Five End Of Financial Year Paperwork Mistakes - And How To Avoid Them

Paperwork: Shutterstock

As the end of financial year approaches, now is the time for business operators to consult with their accountant or bookkeeper to ensure their books and accounts are in order.

With a little forward planning, it’s possible to avoid the stress of negotiating piles of paperwork and usher in the new financial year with confidence and clarity.

Here are five EOFY paperwork mistakes that businesses frequently make that can cause eleventh-hour blues, and how to avoid them.

1. Not keeping up with changes to tax compliance

The end of financial year is a time for businesses to prepare for the year ahead, which includes being aware of changes to tax compliance. Laws and regulations change frequently so it’s important to ensure you’re up to date.

Changes that will be in play as of 1 July 2013 include:

  • The superannuation guarantee rate is going up to 9.25%, increasing gradually to 12% by 2019
  • The existing superannuation upper age limit will be removed and employers must make superannuation guarantee payments for employees 70 years and older
  • Reporting of taxable payments for building and construction industry is due in July
  • The Living Away From Home Allowance tax concession will change in terms of eligibility and timeframe
  • Staying up to date with compliance changes can give business operators a head start on the new financial year.

    2. Not keeping detailed documentation

    A common mistake is being unprepared. If accounts and records aren’t reconciled and updated regularly throughout the year, this can make the end of financial year period much harder than it needs to be.

    Missing invoices and receipts can result in large gaps in reporting, as well as lost time spent tracking down misplaced paperwork.

    Keep your paperwork organised to avoid ongoing tax time tangles and free up time to focus on growing your business and doing what you love.

    3. Inadequate planning and monitoring of cash flow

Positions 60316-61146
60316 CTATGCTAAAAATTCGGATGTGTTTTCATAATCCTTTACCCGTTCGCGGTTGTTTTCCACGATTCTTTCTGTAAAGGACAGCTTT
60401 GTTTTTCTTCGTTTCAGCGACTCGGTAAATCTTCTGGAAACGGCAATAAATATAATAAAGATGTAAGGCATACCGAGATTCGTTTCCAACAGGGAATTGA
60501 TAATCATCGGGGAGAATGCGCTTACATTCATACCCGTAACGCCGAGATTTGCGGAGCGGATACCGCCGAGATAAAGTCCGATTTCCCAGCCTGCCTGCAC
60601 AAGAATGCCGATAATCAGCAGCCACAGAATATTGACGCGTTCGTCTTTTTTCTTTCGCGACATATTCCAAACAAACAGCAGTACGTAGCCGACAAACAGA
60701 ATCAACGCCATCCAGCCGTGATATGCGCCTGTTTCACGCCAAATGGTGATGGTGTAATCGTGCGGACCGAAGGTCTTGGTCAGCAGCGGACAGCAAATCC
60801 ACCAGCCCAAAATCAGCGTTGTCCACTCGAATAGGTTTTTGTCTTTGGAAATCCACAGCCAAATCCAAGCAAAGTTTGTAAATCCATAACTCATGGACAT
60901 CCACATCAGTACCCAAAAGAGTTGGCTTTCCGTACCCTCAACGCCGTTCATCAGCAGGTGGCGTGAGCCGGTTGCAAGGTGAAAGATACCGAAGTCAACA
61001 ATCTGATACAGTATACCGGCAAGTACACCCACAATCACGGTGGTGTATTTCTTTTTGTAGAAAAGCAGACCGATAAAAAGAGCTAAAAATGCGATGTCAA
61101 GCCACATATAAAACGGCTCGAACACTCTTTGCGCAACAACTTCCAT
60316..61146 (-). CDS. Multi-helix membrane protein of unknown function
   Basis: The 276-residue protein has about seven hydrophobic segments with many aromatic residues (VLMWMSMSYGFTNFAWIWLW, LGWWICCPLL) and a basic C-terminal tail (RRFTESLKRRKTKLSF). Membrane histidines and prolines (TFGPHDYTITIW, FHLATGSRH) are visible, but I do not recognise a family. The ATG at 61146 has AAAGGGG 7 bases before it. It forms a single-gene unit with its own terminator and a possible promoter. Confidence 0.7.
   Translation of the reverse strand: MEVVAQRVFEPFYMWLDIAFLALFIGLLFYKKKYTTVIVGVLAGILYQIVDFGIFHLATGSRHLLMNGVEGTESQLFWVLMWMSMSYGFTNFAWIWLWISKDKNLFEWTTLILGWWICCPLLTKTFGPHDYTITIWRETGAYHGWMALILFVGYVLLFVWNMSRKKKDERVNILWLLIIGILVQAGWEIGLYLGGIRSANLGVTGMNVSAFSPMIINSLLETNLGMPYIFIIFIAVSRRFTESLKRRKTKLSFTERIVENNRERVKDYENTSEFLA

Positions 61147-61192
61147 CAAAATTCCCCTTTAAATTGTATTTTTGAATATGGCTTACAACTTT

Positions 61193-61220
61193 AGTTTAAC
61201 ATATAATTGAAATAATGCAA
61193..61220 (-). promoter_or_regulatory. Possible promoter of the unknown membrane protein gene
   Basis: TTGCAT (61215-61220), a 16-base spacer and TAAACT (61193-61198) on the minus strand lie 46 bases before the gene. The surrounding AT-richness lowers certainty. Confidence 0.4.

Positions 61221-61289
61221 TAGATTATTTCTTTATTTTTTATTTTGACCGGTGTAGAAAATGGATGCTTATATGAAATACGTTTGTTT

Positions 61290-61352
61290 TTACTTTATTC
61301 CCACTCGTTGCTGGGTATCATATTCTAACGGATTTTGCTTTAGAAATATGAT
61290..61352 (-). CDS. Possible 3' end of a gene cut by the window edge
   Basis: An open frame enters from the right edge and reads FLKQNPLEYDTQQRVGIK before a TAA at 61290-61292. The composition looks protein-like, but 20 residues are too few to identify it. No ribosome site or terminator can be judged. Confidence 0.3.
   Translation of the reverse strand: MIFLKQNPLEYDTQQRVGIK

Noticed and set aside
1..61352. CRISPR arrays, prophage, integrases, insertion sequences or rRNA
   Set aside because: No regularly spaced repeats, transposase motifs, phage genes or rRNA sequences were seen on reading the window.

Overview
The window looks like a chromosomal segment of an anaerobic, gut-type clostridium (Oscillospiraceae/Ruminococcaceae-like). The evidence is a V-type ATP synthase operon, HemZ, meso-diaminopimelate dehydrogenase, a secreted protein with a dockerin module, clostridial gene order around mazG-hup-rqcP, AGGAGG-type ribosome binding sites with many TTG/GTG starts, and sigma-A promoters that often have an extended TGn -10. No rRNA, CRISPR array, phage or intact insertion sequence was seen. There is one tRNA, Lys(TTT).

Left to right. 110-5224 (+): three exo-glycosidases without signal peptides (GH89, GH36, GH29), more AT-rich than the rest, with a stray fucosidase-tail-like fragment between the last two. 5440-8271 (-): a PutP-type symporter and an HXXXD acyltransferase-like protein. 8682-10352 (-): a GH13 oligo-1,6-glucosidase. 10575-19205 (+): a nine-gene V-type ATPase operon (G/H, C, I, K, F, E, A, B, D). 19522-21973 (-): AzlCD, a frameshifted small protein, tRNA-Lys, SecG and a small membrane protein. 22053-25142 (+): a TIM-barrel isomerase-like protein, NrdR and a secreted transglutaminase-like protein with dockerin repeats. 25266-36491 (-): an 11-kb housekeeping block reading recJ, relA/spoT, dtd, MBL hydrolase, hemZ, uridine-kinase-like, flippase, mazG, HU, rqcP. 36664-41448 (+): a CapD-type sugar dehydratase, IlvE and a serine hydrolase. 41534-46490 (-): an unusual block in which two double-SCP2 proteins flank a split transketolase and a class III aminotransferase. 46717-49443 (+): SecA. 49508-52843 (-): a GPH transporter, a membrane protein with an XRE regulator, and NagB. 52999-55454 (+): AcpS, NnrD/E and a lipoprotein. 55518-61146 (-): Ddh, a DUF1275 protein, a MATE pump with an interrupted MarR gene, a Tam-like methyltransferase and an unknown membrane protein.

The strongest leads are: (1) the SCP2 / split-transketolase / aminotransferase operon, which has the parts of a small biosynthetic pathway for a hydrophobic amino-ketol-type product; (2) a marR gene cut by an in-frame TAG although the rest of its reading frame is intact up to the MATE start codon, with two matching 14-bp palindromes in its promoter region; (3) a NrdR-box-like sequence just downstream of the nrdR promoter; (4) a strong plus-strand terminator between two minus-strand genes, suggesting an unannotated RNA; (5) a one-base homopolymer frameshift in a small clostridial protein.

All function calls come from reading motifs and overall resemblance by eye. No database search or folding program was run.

Businesses often fail to monitor incoming and outgoing cash flow within a set timeframe – such as a financial year or a quarter – and are left without vital funds to service their obligations.

    Generally, this is because they don’t have the data to monitor and track ongoing, fixed and variable costs, and ad-hoc expenses.

    Consider using software to track your expenses, payroll, inventory and GST estimates, and talk to your professional accountant and/or financial adviser to better understand your business and manage cash flow in real-time.

    4. Leaving tax paperwork until the last minute

    Some businesses don’t take a long-term approach to their tax, leaving them unable to forecast or make accurate, informed decisions about their business. These limitations can impact a business for years to come.

    It’s never too early to get organised so you can spend less time on paperwork.

    5. Relying on just a head-in-the-sand approach to accounting

    Some business operators aren’t cut out for accounting. Regardless of automation, they’re better spending time working in and on the business than on the books.

    These businesses are best off working with a bookkeeper or accountant to get their books done for them.

    Many accountants can sign the business up for BankLink, a service MYOB acquired this week that sends the businesses bank transactions directly to the accountant, minimising the amount of paper records the business owner needs to provide.

    Tim Reed is the CEO of MYOB, an Australian company that provides tax and accounting software to SMBs.

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